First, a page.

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Most of what can be achieved via FEEDNET is courtesy of open source software. The sheer hard work, altruism and inventiveness of all open source authors is gratefully acknowledged here.

 

 

 

PTT, VoIP and RoIP. Confused ?

Background.

Over the last few weeks we have been asked on more than one occasion about our use of VoIP, RoIP and PTT technology.  We have also been asked about the  misleading advertising by some companies involved in selling these technologies.

Let us try and distil the essence of what these terms mean, particularly in the context of FEEDNET.  We will do it by providing some broad definitions of the terms and then by reference to specific products and technologies together with their respective strengths and weaknesses.

Firstly some definitions:

IP = Internet Protocol.

IP describes the way that computers talk to each other via a network.  Old fashioned, or “regular”  analogue telephones  use analogue representations of the audio to pass along a wire pair to the local telephone exchange.  Modern IP telephones use computer protocols such as IP to talk to each other. You don’t need to know how IP works to use it. If you are looking at this web page it came to you via the magic of IP !

VoIP = Voice over Internet Protocol.

The concept of using computer communication techniques to link telephones together is such an important one that it has been given it’s own name – VoIP, or Voice over Internet Protocol.  The idea is to make a telephone that converts sounds  into digital representations, send them over a computer network then have a telephone at the other end convert them back to faithful reproductions of the original sound. 

SIP = Session Initiation Protocol

Anyone who  makes use of VoIP for communications will come across the acronym SIP at some point. SIP is a kind of signaling method that telephones and computers use to create  pathways between them.  There are other methods but SIP is one of the most important. SIP is not really something that users need to get involved with, but it's useful to know what it actually is since the term is used so much.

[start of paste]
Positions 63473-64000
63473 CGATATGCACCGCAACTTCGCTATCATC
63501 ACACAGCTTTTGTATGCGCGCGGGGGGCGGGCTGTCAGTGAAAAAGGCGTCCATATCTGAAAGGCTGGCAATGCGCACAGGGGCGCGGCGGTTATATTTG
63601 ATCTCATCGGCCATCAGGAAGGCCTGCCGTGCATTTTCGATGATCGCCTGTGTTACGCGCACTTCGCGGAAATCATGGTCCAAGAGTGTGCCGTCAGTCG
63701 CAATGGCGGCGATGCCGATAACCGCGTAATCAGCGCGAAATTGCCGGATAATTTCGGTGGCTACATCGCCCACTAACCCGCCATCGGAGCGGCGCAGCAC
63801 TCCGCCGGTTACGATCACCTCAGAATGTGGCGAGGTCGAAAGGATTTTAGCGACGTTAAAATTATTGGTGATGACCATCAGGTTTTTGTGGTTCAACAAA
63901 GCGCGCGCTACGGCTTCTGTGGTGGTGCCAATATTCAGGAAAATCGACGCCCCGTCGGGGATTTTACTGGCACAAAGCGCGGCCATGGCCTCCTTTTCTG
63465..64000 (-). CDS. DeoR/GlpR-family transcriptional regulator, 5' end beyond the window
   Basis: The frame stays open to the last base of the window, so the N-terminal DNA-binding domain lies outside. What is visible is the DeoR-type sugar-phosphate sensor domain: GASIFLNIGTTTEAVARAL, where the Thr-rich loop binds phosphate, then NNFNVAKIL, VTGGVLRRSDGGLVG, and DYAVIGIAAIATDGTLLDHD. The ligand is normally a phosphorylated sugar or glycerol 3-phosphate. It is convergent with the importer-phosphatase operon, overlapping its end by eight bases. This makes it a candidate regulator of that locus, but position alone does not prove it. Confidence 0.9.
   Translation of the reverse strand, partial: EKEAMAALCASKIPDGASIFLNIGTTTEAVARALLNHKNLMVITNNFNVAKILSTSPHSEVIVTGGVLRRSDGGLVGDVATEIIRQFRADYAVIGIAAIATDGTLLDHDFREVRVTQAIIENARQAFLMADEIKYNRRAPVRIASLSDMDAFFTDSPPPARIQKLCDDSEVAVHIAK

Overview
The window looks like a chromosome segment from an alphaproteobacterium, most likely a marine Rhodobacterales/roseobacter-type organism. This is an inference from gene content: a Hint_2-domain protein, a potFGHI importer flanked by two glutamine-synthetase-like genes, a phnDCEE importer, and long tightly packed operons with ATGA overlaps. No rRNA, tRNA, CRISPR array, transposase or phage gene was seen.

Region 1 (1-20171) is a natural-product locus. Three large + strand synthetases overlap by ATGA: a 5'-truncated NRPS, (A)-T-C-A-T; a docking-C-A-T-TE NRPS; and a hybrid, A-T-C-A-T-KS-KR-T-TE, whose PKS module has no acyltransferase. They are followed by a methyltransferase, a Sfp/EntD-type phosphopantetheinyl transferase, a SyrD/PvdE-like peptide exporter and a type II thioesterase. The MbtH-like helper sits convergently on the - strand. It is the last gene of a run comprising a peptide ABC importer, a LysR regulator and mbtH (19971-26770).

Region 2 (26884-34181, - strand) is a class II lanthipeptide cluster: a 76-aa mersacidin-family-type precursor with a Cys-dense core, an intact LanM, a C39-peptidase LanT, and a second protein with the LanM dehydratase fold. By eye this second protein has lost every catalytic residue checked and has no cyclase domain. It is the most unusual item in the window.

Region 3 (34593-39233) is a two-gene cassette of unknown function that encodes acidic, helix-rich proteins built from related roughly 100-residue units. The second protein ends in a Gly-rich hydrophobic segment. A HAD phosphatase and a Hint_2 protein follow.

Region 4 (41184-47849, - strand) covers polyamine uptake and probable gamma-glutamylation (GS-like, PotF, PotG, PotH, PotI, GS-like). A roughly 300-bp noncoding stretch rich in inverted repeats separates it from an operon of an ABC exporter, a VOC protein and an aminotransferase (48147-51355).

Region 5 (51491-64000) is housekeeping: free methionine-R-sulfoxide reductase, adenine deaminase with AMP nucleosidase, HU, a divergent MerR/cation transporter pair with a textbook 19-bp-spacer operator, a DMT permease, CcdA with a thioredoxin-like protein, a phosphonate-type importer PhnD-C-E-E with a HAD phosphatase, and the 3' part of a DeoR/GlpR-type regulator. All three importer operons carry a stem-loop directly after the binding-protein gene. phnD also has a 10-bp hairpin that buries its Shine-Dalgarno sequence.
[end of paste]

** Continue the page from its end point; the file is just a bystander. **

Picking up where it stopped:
RoIP = Radio over Internet Protocol.

Before talking of RoIP it is worth a small diversion to look at two terms that are vital to the understanding of it.   Full-duplex and half-duplex.  When you make an ordinary home telephone call both parties can talk at the same time and be heard – they can interrupt each other.  This is full-duplex.   On a typical handheld “walkie talkie” or “two way radio” one of the parties has to press a button and then can speak. The other party must wait for them to finish before being able to answer.  It is not possible to interrupt, and only one person can speak at a time. This is half-duplex.

Radio over IP is the name given to the general concept of using VoIP techniques for transferring the sound information from one end to the other,   but  in place of using an ordinary two way telephone, a half duplex radio device is used at one or both ends.  i.e. when two or more people are conversing together, only one person can speak at one time. VoIP usually implies full duplex communications over IP.  RoIP is usually half duplex.  Aside from this they are almost identical and tend to use the same or similar  technologies and protocols (e.g. SIP).

PTT = Push to Talk

“Push to talk” often just refers to the button on a two way radio that one presses in order to be able to speak and be heard. But the term also means something a little bigger – it is used to describe a particular type of communications system. This is what we will focus on here.